Dogs make great hunting partners, but how would you like to try your hand at something a little more demanding? Welcome to the wild world of Falconry, where a bird of prey is your new best friend.
What is Falconry?
Falconry is a form of hunting that involves the use of a raptor, usually a falcon or hawk, to hunt down prey. It’s one of the oldest forms of hunting, used by the Mesopotamians way back in 2000 BC and it still has a pretty decent following today.
Falconry was a symbol of status and nobility in Medieval Europe and during the Mongolian Empire, and only the most skilled and dedicated practitioners are able utilize it in the field. There are some skeptics about the validity of the sport and concerns about the welfare of the birds, to the point that a few states in the U.S. even ban it, but hunting with a raptor is safe if done properly.
Time & Training
We won’t lie, falconry takes a lot of effort and dedication. In fact, The North American Falconer’s Association recommends participating in a two-year apprenticeship. That’s just to get started. They also claim that it takes at least seven years to become a Master falconer.
You’ll need to decide what type of bird you’d prefer to work with. There are four that are most commonly used: falcons, hawks, owls, and eagles. Each comes with its own unique set of challenges.
The fastest of the bunch is the peregrine falcon, so if you’re looking for something that’ll deliver a quick kill he’s your best bet. Peregrines are capable of speeds up to 200 mph! I bet your beagle can’t do that. You’ll probably want to start small with a peregrine or hawk and work your way up. Bald eagles are off limits guys, with them being the national bird and all.
Your bird will be need to be trained to listen to voice commands, whistles or visual cues and spending time with her each day is a necessity to keep her under control. Eventually, you’ll be able to let her know where to land, which direction to hunt in and whether or not to kill her prey or bring it back to you alive. Some are simply used to locate prey and notify you of its location.
Falcons are highly attuned to the tone of their hunter’s voice, so if properly trained she’ll listen to you and no one else.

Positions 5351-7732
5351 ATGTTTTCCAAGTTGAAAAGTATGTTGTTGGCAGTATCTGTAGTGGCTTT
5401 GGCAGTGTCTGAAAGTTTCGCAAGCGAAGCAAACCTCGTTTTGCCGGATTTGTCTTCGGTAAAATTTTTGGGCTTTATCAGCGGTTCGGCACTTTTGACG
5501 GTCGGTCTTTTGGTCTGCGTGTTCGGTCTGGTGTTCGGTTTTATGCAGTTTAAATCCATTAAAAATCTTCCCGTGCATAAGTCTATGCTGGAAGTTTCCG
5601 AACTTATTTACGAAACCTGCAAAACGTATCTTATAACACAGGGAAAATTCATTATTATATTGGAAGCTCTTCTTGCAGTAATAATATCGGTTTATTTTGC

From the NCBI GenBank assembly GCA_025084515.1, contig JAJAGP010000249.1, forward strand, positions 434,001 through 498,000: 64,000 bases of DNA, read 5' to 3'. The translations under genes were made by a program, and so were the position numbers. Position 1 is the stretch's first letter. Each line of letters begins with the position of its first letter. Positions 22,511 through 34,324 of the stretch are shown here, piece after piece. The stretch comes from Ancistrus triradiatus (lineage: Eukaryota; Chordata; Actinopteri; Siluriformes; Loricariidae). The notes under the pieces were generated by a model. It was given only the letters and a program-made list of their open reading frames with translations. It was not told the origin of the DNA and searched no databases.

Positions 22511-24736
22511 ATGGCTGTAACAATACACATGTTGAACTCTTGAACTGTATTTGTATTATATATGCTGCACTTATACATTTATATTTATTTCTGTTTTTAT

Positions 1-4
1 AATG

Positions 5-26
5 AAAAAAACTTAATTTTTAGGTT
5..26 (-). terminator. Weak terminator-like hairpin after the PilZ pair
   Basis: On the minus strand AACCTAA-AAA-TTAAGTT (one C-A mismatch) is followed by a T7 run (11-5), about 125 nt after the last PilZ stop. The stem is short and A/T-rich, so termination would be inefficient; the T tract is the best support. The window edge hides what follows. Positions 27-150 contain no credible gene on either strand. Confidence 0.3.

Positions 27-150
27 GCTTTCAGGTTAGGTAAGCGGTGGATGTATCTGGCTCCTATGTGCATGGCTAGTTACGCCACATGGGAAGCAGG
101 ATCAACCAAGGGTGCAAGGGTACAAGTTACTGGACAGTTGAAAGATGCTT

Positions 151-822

You can either buy your bird from a breeder or attempt to catch one of your own, if you think you’ve got what it takes. There are plenty of humane traps on the market to help you out, but starting out it’s best to buy one from a respectable breeder that’s already been trained to hunt and listen to your commands.
Licensing can be tricky business. Falconry is regulated by each U.S. state’s own Fish and Wildlife agency so you’ll need to check with them to get specifics. Much like getting a driver’s license—since you’re sort of piloting a bird?—you’ll have to pass a written test before you qualify.
Once you’re legally set you’re going to need to find a Master falconer who’s willing to show you the ropes. Apprenticeships can last over two years, so it’s a bit of a slow process.
Housing That Bird
Birds need to fly free, so don’t even consider cooping it up in your house. That’s bad for morale. Plus, you might end up killing it.
Build a proper mew—the term for a raptor’s nesting place—that should be at least the size of a shed, but a large garage would be better. The more room you give your bird the happier it’ll be. Again, check with your local laws to make sure you’re providing the right housing.
Your bird will need perches to land on as well as a comfortable flooring that is easy to clean—wood chips work great for this—along with a bath pan for her to clean herself in and some toys to keep her occupied when you’re not on a hunt.
Check out this site for more in-depth info or creating a mew.
You’ll also want to talk with a vet knowledgeable on large birds to decide on a proper diet and ways to ensure proper health.
Once you’ve got all your ducks in a row, it’s time to hit the open fields and see what your new friend can do. Prepare for a veritable smorgasbord of rabbit and squirrel meet to feed your family for months.